Mannucci E, Nreu B, Monami M. Factors associated with increased all-cause mortality during the COVID-19 pandemic in Italy [published online ahead of print, 2020 Jun 26]. Int J Infect Dis. 2020;S1201-9712(20)30510-5.
Background: The number of excess deaths in February-March 2020 in Italy, in comparison to the previous years, was considerably higher than recorded COVID19-related deaths. The present study is aimed at exploring the associations of excess mortality with some indices related to the epidemic and its management.
Methods: Data on all-cause mortality from February 20th to March 31st, in years from 2015 to 2020, and demographic, socioeconomic and healthcare organization data of each Italian region were obtained from Italian Institute of Statistics. Non-COVID19-Imputed Excess Mortality (NCIEM) was calculated as the difference between excess 2020 mortality and reported COVID19 mortality. The association of NCIEM with the rate of COVID-19 cases, COVID-19 mortality, and other potential moderators was assessed using linear regression models.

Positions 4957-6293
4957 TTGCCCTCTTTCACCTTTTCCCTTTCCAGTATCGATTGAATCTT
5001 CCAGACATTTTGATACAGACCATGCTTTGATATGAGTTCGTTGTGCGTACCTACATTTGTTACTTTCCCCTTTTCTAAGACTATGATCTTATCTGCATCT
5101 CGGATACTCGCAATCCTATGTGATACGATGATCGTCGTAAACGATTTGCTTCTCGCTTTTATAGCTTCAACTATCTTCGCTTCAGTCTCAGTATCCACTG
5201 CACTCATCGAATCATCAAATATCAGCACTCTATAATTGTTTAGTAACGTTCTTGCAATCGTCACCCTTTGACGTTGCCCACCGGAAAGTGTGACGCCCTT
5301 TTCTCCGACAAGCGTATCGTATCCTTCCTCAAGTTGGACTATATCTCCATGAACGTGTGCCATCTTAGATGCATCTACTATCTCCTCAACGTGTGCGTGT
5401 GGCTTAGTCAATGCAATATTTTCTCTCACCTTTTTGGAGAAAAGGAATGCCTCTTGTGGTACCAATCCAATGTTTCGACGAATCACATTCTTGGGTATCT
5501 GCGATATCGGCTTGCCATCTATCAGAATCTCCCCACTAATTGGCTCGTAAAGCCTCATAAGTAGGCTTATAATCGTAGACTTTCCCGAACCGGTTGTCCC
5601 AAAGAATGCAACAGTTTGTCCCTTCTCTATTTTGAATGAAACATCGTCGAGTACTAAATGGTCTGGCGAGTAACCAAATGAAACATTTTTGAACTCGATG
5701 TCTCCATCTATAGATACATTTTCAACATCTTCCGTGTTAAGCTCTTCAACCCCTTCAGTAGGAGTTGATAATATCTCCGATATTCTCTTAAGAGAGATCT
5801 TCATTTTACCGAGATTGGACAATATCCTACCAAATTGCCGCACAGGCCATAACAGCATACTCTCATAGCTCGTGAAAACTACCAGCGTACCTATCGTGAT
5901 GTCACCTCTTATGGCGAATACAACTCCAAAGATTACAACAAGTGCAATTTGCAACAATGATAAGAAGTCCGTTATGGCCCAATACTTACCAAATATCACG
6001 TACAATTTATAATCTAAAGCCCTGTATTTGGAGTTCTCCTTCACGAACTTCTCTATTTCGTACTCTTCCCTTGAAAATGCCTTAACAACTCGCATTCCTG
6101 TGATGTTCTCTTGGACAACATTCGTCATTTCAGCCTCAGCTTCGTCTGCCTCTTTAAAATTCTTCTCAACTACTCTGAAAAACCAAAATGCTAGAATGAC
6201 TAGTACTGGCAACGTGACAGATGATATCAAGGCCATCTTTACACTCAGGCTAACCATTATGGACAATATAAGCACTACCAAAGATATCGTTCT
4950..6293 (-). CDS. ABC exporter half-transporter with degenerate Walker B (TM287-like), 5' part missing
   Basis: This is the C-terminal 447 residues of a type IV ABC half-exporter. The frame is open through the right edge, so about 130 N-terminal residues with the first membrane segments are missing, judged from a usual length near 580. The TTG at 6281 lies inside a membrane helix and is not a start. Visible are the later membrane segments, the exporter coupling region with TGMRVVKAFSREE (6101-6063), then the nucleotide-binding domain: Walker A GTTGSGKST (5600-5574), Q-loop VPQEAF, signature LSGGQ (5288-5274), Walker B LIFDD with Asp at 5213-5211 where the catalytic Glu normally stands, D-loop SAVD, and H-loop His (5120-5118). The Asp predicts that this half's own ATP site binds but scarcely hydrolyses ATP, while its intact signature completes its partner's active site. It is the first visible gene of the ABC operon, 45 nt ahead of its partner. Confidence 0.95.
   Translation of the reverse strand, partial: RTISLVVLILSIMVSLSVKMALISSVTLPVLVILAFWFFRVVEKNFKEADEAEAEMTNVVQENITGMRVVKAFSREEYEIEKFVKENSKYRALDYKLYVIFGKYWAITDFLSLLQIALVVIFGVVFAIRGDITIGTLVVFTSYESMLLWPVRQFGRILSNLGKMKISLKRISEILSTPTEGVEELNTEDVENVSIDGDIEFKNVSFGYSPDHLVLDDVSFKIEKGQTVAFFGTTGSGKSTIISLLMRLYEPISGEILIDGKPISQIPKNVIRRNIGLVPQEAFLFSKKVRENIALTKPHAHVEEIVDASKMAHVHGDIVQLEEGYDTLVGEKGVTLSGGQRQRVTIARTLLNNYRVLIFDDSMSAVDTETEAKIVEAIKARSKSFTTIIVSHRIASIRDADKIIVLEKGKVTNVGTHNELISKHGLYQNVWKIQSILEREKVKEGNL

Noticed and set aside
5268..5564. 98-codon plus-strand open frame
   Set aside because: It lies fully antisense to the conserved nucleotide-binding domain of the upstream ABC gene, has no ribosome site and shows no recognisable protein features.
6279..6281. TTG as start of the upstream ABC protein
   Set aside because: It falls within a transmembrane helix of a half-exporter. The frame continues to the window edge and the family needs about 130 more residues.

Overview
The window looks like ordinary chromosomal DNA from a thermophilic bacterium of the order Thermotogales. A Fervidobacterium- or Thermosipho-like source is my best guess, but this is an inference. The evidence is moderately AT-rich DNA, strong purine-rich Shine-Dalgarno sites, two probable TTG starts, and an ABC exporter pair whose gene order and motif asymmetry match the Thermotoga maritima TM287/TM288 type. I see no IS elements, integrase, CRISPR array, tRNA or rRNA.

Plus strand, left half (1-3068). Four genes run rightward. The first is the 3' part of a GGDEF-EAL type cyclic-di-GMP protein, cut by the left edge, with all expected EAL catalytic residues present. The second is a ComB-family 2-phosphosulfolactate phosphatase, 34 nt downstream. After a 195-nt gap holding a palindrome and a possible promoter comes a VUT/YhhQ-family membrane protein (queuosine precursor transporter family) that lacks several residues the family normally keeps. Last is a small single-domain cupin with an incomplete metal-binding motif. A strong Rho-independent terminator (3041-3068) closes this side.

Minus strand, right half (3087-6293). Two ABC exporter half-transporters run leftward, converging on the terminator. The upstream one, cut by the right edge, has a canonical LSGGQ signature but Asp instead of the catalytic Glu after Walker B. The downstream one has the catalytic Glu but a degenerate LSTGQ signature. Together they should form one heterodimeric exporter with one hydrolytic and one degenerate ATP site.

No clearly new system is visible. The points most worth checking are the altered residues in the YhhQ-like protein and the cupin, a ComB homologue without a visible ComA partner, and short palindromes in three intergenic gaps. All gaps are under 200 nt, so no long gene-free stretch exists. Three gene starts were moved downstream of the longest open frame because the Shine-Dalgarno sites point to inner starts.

Results: The nationwide number of excess deaths, COVID-19 deaths was 26,701 and 13,710, respectively, with a difference of 12,991. NCIEM in different Regions showed a direct correlation with COVID-19 mortality (r2 = 0.61, p < 0.001) and total cases (r2 = 0.30, p = 0.012), and an inverse correlation with cases/total tests ratio (r2 = 0.49, p = 0.001). Direct correlations were also found with the proportion of institutionalized elderly, whereas inverse correlations were observed with prevalence of diabetes, cardiovascular mortality, and density of general practitioners.
Conclusions: The impact of the COVID19 epidemic on all-cause mortality is considerably greater than that indicated by official counts of victims. Limited testing capacity and causes of death other than COVID19 could contribute to the increase in overall mortality rates.